When Prime Minister Narendra Modi visited the US on June 26, 2017 what he really wanted to do was to hang out with President Donald Trump at Camp David, the picturesque presidential resort. Modi had hoped to develop a personal bond with Trump over a glass of wine and lemonade at the resort.
This claim was made by Bob Woodward in his latest book Fear: Trump in the White House. Though the book has been dismissed as a “joke” and a work of fiction by the White House, a particular op-ed published by New York Times a few days after the release of the book has given the accounts detailed in the book a fair amount of credibility. The 448-page book claims to give an insider's account on the White House working and decision-making process in Trump's presidency.
Camp David is the country retreat for the presidents of the United States and is only about 30 minutes away from White House by a helicopter. Previous presidents have held summits with other world leaders at Camp David and taken significant decisions there. But Trump seems to always prefer his private resort Mar-a-Lago at Palm Beach or his golf course in central New Jersey or his penthouse at Trump Tower in Manhattan. This has led to wide criticism as it leads to logistical nightmare for local communities and costs millions due to security issues.
According to the book, when Modi visited the US in 2017, the then security advisor H.R. McMaster was urging for a strong relationship with India. McMaster met with the then White House Chief of Staff Reince Priebus to prepare for Modi's June 26 visit.
"The prime minister of India, Narendra Modi, who had been courted assiduously by (Barack) Obama, was coming for a visit to the United States in June to see Trump. India was the counterweight to Pakistan, which was giving the new administration as much trouble as it had given previous ones by hedging maddeningly on terrorism. Modi wanted to go to Camp David and have dinner, bond with Trump," Woodward writes in the book.
"'It's not in the cards,' Priebus told McMaster. 'We're just going to do dinner here. It's what the president wants.'," Woodward quotes Priebus as saying. This made McMaster angry.
"He (McMaster) understood the strategic importance of India, a sworn enemy of Pakistan. Outreach and strong relations were essential. The later event for Modi was a "no-frills" cocktail reception. The working dinner was at the White House," Woodward, the famed investigative journalist, writes in the book.
The PTI reports that there was no immediate response from the Prime Minister's Office as this story broke.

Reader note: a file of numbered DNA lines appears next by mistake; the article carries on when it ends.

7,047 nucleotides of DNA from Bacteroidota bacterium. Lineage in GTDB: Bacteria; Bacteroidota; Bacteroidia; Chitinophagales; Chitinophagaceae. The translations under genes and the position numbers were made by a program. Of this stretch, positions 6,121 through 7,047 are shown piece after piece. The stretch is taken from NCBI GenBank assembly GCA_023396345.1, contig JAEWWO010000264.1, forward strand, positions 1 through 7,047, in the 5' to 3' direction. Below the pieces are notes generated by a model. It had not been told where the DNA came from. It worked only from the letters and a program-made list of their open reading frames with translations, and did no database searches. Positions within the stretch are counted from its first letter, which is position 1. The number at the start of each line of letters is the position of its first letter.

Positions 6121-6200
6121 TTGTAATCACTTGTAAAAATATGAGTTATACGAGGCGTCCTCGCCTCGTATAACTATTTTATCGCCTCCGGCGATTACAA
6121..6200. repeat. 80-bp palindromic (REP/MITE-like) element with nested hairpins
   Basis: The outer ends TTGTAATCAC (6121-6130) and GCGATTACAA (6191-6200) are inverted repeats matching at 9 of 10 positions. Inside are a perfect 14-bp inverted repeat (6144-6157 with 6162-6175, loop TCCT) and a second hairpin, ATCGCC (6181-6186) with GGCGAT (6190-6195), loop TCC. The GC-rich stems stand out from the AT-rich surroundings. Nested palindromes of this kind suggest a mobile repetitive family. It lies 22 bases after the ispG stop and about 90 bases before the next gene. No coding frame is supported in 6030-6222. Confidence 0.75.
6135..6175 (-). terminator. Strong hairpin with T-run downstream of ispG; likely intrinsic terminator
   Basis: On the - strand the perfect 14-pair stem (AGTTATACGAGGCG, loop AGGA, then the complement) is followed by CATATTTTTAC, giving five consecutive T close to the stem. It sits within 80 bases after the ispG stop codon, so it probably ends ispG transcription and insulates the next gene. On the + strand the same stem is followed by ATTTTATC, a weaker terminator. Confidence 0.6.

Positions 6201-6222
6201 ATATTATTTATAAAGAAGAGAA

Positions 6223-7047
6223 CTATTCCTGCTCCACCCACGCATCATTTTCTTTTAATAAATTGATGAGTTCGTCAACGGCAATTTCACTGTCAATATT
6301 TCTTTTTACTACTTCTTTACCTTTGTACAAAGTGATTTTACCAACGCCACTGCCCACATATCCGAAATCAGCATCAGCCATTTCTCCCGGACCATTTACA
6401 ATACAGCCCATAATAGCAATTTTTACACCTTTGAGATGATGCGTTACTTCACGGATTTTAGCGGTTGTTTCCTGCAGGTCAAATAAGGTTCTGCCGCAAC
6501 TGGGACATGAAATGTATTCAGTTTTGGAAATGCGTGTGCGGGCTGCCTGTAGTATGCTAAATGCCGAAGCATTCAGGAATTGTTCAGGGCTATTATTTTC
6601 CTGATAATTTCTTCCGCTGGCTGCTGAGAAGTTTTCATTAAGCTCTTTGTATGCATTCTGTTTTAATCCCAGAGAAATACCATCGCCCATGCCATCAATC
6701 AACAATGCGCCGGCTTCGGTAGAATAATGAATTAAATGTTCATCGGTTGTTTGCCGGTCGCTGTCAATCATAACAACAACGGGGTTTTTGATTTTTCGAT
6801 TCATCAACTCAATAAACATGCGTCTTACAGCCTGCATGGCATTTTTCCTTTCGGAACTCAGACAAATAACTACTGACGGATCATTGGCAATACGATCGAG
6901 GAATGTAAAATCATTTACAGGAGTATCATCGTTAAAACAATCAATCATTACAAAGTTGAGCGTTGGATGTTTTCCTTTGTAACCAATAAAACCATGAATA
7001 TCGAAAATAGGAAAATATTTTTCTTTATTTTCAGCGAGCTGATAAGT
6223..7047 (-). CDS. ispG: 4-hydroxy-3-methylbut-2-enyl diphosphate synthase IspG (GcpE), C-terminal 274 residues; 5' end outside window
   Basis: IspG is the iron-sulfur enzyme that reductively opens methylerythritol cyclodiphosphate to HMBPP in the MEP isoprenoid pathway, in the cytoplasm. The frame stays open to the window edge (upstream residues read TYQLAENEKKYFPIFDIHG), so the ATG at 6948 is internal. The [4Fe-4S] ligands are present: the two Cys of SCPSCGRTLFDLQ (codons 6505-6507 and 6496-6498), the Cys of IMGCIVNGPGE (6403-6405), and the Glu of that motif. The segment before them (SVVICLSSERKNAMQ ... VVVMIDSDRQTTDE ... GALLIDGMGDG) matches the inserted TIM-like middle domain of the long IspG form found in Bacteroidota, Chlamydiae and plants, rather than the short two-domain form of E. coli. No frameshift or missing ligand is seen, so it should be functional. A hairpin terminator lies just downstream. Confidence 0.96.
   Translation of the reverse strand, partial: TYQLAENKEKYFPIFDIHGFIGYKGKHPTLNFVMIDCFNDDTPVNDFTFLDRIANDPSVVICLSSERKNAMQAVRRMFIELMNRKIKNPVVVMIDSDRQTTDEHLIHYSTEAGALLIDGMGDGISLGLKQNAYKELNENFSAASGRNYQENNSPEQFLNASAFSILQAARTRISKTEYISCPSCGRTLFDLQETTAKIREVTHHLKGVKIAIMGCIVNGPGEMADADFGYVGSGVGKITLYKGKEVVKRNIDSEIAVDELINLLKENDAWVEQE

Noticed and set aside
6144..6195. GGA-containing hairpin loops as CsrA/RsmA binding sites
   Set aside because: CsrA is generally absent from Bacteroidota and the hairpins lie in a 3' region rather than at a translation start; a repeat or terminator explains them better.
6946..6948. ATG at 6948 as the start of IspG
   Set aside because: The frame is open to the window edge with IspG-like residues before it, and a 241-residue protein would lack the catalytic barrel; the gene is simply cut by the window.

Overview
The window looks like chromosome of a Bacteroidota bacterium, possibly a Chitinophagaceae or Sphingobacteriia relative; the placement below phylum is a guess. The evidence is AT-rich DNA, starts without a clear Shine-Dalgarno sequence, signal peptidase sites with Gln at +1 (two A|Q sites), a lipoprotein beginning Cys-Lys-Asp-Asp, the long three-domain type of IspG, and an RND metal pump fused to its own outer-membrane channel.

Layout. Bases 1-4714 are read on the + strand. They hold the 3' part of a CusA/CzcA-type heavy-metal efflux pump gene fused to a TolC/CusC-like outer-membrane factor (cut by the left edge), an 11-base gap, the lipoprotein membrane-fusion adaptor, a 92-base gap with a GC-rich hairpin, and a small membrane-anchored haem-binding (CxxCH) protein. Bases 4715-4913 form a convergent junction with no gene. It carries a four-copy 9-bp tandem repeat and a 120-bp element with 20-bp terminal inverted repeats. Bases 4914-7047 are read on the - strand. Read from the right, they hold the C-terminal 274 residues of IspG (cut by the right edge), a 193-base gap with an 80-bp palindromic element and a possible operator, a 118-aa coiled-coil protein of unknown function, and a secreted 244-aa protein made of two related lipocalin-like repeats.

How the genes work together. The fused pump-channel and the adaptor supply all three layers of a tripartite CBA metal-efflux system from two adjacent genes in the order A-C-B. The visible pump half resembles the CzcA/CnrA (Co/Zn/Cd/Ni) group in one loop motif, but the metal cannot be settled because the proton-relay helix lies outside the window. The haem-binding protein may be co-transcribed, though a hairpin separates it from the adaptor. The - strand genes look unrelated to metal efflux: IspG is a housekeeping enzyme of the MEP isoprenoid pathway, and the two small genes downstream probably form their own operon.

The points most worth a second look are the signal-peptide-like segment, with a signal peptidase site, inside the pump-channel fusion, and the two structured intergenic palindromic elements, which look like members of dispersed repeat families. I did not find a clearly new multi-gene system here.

What is notable is that other leaders have experienced better reception from US presidents. Even former Pakistan President Pervez Musharraf was treated to a special function at Camp David by then president George Bush. In fact, Bush seems to have been enthusiastic in engaging with India. During former external affairs minister Jaswant Singh's meeting with then US National Security Adviser Condoleeza Rice in 2001, then president Bush had dropped in and taken Singh to the Oval Office where they spent a few minutes discussing an invitation to India. Similarly, in 2003 Bush dropped in on meetings between Rice and Deputy Prime Minister L.K. Advani in May and Rice and National Security Advisor Brajesh Misra in June.
The US had once banned Modi from entering the country on grounds of religious freedom. The ban stemmed from allegations that he had silently supported Hindu extremists during the 2002 Godhra riots in Gujarat where he was the chief minister at the time. On June 8, 2016, Modi went on to address the US Congress after becoming the prime minister. This was a stunning u-turn from the previous ban and something that led to favourable reaction for Modi from other world leaders.
Modi's meetings with world leaders has always been in news not just for its diplomatic value but also for the awkward hugs and handshakes. Modi's counterparts are often taken aback by his brisk handshakes and bear hugs. It is these awkward tactile bromances that often result in clickbait headlines than the more sober reports on trade and defence deals. His meetings with Trump ring of the same ucomfortable encounters and did that factor, in anyway, contruibute to the snub?
(With inputs from PTI)